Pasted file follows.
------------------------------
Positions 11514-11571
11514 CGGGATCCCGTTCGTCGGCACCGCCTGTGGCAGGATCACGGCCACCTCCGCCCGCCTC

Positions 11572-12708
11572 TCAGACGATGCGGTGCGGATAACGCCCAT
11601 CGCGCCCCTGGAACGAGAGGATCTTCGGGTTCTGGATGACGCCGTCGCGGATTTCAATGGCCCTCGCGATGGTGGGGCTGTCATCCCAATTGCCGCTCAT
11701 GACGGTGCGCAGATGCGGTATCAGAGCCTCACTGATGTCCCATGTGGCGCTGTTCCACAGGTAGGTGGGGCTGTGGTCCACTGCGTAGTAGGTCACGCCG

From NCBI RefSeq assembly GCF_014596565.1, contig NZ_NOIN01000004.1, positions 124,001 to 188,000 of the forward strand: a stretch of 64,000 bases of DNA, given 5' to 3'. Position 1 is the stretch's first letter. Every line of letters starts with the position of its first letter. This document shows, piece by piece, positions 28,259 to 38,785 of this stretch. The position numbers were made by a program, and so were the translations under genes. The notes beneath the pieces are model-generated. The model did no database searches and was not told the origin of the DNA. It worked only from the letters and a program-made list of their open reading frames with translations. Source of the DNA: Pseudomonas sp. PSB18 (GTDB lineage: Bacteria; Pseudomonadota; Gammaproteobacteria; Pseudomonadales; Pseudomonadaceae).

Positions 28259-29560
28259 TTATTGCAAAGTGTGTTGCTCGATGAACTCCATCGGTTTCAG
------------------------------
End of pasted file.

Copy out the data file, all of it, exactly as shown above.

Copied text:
Positions 11514-11571
11514 CGGGATCCCGTTCGTCGGCACCGCCTGTGGCAGGATCACGGCCACCTCCGCCCGCCTC

Positions 11572-12708
11572 TCAGACGATGCGGTGCGGATAACGCCCAT
11601 CGCGCCCCTGGAACGAGAGGATCTTCGGGTTCTGGATGACGCCGTCGCGGATTTCAATGGCCCTCGCGATGGTGGGGCTGTCATCCCAATTGCCGCTCAT
11701 GACGGTGCGCAGATGCGGTATCAGAGCCTCACTGATGTCCCATGTGGCGCTGTTCCACAGGTAGGTGGGGCTGTGGTCCACTGCGTAGTAGGTCACGCCG

From NCBI RefSeq assembly GCF_014596565.1, contig NZ_NOIN01000004.1, positions 124,001 to 188,000 of the forward strand: a stretch of 64,000 bases of DNA, given 5' to 3'. Position 1 is the stretch's first letter. Every line of letters starts with the position of its first letter. This document shows, piece by piece, positions 28,259 to 38,785 of this stretch. The position numbers were made by a program, and so were the translations under genes. The notes beneath the pieces are model-generated. The model did no database searches and was not told the origin of the DNA. It worked only from the letters and a program-made list of their open reading frames with translations. Source of the DNA: Pseudomonas sp. PSB18 (GTDB lineage: Bacteria; Pseudomonadota; Gammaproteobacteria; Pseudomonadales; Pseudomonadaceae).

Positions 28259-29560
28259 TTATTGCAAAGTGTGTTGCTCGATGAACTCCATCGGTTTCAG